Special Inspector General for Afghanistan Reconstruction
John Sopko sought information from the Defense Department last summer, when one of his office's reports criticized the utilization rates of the Afghan air force's small C-130H fleet and
raised questions about its supportability and lack of updated requirements. On Tuesday, Sopko told reporters in Washington, D.C., he never questioned the performance of the fleet. Instead, he was concerned about its size and sustainability by the Afghans since the United States is shrinking its support footprint in the country. "Our questions were, again, 'Can they sustain it? And why are you purchasing more?'” he explained. At the time, the Air Force had planned on delivering a third and fourth C-130 to the AAF, despite low utilization rates of the existing aircraft. Sopko said, to the Air Force's credit, the service reviewed the program and determined a fourth aircraft would not be purchased until a requirements review was complete, but would deliver a third C-130 in order to ensure one operational aircraft at all times. Sopko said he recognized the risk to aircraft availability in having just a two-aircraft fleet. (For more of our Sopko coverage, read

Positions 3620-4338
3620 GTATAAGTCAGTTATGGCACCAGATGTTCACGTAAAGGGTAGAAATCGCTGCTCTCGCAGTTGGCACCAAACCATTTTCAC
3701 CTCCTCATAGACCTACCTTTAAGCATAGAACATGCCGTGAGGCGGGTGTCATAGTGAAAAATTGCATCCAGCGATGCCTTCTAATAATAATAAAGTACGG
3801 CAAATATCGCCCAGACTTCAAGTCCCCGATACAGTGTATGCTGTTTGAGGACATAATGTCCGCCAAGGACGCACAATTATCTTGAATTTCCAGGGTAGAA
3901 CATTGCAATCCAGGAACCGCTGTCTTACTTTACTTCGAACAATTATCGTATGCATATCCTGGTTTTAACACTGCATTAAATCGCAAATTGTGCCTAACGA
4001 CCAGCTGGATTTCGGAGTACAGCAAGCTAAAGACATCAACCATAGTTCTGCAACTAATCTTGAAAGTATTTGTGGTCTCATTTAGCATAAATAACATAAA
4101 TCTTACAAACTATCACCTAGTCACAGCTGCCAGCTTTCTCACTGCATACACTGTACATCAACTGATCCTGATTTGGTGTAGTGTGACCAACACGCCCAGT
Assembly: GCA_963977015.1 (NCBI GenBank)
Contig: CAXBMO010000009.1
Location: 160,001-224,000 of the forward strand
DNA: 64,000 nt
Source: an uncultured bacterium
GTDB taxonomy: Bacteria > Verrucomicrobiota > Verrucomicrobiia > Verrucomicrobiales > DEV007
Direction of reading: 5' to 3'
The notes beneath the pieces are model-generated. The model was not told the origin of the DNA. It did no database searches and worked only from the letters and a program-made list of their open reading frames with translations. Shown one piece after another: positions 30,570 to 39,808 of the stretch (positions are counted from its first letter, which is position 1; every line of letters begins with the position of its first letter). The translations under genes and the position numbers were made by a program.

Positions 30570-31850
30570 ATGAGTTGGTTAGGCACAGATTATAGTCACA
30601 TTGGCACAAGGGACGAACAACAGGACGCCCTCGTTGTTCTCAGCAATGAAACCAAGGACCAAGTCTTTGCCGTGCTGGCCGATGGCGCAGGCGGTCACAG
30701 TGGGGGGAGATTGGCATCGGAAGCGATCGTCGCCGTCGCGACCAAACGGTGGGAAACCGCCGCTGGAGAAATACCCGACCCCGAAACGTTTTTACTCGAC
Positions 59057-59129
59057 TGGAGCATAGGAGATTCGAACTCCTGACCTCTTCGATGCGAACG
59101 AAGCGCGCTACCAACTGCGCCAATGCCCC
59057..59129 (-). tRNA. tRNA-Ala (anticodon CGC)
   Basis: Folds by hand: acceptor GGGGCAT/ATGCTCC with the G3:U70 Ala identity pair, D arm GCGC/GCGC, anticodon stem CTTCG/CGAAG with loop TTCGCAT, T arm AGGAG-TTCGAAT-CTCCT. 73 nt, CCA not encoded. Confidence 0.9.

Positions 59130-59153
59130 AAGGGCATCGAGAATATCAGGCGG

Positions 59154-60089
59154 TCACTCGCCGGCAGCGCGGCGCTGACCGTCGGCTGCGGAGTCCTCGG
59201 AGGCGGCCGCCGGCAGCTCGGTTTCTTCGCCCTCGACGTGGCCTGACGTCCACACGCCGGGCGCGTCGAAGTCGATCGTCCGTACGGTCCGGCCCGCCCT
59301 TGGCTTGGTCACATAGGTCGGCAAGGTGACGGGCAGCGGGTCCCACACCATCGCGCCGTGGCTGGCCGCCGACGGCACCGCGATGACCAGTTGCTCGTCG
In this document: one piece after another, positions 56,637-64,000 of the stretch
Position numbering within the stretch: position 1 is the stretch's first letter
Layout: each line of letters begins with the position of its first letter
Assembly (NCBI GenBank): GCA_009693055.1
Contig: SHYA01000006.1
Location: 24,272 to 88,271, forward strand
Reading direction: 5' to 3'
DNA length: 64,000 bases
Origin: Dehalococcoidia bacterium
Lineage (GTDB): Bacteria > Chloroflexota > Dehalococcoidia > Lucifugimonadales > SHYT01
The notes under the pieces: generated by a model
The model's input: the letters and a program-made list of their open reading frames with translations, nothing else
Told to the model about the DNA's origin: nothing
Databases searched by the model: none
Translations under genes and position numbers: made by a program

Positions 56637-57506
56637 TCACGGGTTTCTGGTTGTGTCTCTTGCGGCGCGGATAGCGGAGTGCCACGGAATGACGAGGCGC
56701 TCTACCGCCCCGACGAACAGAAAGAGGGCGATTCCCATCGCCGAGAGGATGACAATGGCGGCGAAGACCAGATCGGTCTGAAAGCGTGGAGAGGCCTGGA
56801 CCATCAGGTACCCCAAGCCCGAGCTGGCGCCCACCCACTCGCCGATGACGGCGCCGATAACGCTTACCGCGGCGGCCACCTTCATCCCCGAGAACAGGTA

Afghan Air Force Procurements Under Scrutiny.)
Daily Report: Read the day's top news on the US Air Force, airpower, and national security issues.
Daily Report: Read the top news on the US Air Force, airpower, and national security issues.
An F-35A Lightning II assigned to Hill AFB, Utah,
conducts a training flight with F-16 Fighting Falcons assigned to Kunsan
AB, Republic of Korea, over the city of Gunsan, on Dec. 1, 2017,
in preparation for Vigilant Ace 18.
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